People who own their own homes can borrow against the equity they have built up in them. That is, they can borrow up to the amount that they actually own. If half of the mortgage is paid off, they can borrow half of the value of the house, or if the house has increased in value by 50%, they can borrow that amount. In short, the difference between the home’s current fair market value and the amount still owed on the mortgage is the amount that can be borrowed.
Low Rates, Bigger Risks
One advantage of the home-equity loan is that the interest rate charged is far lower than for a personal loan. According to a survey conducted by ValuePenguin.com, the average interest rate for a 15-year fixed-rate home equity loan as of Feb. 5, 2020, was 5.82%. As a result of changes in the 2017 Tax Cuts and Jobs Act, interest on a home equity loan is now only tax deductible if the money borrowed is used to “buy, build, or substantially improve the taxpayer’s home that secures the loan” per the IRS.5
The biggest potential downside is that the house is the collateral for the loan. The borrower can lose the house in case of default on the loan. The proceeds of a home equity loan can be used for any purpose, but they are often used to upgrade or expand the home.
A consumer considering a home-equity loan might keep in mind two lessons from the financial crisis of 2008-2009:
Home values can go down as well as up.
Jobs are in jeopardy in an economic downturn.
Home-Equity Lines of Credit (HELOCs)
The home-equity line of credit (HELOC) works like a credit card but uses the home as collateral. A maximum amount of credit is extended to the borrower. A HELOC may be used, repaid, and reused for as long as the account stays open, which is typically 10 to 20 years.
Like a regular home-equity loan, the interest may be tax deductible. But unlike a regular home-equity loan, the interest rate is not set at the time the loan is approved. As the borrower may be accessing the money at any time over a period of years, the interest rate is typically variable. It may be pegged to an underlying index, such as the prime rate.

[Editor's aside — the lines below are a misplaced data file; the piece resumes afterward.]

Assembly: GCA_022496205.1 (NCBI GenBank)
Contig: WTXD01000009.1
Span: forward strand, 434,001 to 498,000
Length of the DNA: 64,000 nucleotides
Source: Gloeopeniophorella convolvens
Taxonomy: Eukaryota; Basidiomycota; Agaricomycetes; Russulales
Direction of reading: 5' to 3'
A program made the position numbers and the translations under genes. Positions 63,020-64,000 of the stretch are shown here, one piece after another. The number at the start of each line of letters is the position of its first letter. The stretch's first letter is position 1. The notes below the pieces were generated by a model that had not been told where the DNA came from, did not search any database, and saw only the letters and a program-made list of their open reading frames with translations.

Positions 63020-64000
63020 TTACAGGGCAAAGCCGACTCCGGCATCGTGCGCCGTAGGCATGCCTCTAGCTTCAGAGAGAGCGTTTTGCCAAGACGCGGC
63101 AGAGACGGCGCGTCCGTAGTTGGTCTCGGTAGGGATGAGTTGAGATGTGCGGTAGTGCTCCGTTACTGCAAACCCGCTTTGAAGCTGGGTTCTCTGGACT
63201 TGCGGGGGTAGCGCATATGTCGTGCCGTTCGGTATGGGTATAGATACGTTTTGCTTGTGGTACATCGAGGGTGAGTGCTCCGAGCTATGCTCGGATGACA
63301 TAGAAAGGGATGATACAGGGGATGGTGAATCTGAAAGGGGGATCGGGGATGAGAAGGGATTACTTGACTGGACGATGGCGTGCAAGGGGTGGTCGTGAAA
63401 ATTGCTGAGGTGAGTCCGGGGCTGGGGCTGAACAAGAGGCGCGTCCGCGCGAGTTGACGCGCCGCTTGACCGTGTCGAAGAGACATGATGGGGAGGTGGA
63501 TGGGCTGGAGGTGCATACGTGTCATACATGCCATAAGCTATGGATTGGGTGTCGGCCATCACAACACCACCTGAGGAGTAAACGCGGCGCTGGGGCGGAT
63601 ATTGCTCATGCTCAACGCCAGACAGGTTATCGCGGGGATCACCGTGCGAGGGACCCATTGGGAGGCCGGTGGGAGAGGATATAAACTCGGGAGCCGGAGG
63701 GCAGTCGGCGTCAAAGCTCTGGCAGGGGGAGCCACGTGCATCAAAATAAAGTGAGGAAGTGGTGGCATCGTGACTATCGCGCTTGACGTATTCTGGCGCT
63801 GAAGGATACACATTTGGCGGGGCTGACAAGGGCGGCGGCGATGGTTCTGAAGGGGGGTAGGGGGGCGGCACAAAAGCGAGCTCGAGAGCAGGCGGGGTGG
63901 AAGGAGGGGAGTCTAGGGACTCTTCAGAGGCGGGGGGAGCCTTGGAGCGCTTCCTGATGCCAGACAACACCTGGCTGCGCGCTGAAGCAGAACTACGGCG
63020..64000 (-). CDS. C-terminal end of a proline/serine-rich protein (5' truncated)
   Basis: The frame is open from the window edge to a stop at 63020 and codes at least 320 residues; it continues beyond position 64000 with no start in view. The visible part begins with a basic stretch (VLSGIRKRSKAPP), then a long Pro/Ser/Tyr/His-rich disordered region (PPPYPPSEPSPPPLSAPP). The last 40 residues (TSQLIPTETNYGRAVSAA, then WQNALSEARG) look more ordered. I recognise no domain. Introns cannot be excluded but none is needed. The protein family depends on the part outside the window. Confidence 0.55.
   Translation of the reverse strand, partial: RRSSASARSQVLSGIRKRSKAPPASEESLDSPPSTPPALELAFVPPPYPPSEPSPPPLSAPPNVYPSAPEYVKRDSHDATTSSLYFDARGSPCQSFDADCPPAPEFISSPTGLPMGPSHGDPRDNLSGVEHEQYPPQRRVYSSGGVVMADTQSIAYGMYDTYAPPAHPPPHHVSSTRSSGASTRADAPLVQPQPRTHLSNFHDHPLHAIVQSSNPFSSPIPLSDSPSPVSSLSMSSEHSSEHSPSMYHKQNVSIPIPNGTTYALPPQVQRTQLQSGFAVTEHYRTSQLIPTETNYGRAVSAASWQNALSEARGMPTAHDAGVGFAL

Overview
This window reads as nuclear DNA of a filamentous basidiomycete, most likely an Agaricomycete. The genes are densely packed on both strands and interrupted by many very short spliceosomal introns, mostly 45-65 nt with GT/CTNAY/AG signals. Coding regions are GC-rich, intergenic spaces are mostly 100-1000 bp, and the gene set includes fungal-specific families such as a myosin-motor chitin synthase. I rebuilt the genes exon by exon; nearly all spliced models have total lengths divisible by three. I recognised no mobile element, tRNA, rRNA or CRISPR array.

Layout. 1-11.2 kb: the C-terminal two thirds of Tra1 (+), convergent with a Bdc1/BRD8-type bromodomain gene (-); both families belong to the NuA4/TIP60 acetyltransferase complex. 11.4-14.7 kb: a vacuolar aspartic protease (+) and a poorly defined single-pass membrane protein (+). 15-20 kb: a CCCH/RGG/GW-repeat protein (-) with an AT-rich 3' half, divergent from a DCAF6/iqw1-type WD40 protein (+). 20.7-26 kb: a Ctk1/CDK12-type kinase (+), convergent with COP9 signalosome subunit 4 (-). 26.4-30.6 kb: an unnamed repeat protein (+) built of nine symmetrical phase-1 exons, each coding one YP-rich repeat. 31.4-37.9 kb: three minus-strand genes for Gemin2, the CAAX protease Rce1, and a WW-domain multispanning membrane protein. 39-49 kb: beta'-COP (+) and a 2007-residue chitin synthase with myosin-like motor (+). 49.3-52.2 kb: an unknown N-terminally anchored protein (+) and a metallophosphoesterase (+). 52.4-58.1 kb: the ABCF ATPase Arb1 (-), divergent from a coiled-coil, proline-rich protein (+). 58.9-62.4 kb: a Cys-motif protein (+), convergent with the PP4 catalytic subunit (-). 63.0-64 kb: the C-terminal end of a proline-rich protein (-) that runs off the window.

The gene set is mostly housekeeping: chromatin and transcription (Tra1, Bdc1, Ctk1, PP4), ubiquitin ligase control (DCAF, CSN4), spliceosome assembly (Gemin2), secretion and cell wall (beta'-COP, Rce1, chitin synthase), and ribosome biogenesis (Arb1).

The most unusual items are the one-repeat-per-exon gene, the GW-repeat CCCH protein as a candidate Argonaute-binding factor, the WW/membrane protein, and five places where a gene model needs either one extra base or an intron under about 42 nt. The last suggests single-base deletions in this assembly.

Good or Bad News
A variable interest rate can be good or bad news. During a period of rising rates, the interest charges on an outstanding balance will increase. A homeowner who borrows money to install a new kitchen and pays it off over a period of years, for instance, may get stuck paying much more in interest than expected, just because the prime rate went up.
There's another potential downside. The lines of credit available can be very large, and the introductory rates very attractive. It’s easy for consumers to get in over their heads.
Credit Card Cash Advances
Credit cards usually include a cash advance feature. Effectively, anyone who has a credit card has a revolving line of cash available at any automatic teller machine (ATM).
This is an extremely expensive way to borrow money. To take one example, the interest rate for a cash advance on the Fortiva credit card ranges from 25.74% to 36%, depending on your credit.6 Cash advances also come with a fee, typically equal to 3% to 5% of the advance amount or a $10 minimum. Worse yet, the cash advance goes onto the credit card balance, accruing interest from month to month until it is paid off.
Cash advances are occasionally available from other sources. Notably, tax-preparation companies may offer advances against an expected Internal Revenue Service (IRS) tax refund. However, unless there’s a dire emergency, there’s no reason to give up part of your tax refund just to get the money a little faster.
Small Business Loans
Small business loans are available through most banks and through the Small Business Administration (SBA). These are typically sought by people setting up new businesses or expanding established ones.
Such loans are granted only after the business owner has submitted a formal business plan for review. The terms of the loan usually include a personal guarantee, meaning that the business owner’s personal assets serve as collateral against default on repayment. Such loans usually are extended for periods of five to 25 years. Interest rates are sometimes negotiable.
The small business loan has proved indispensable for many, if not most, fledgling businesses. However, creating a business plan and getting it approved can be arduous. The SBA has a wealth of resources both online and locally to help get businesses launched.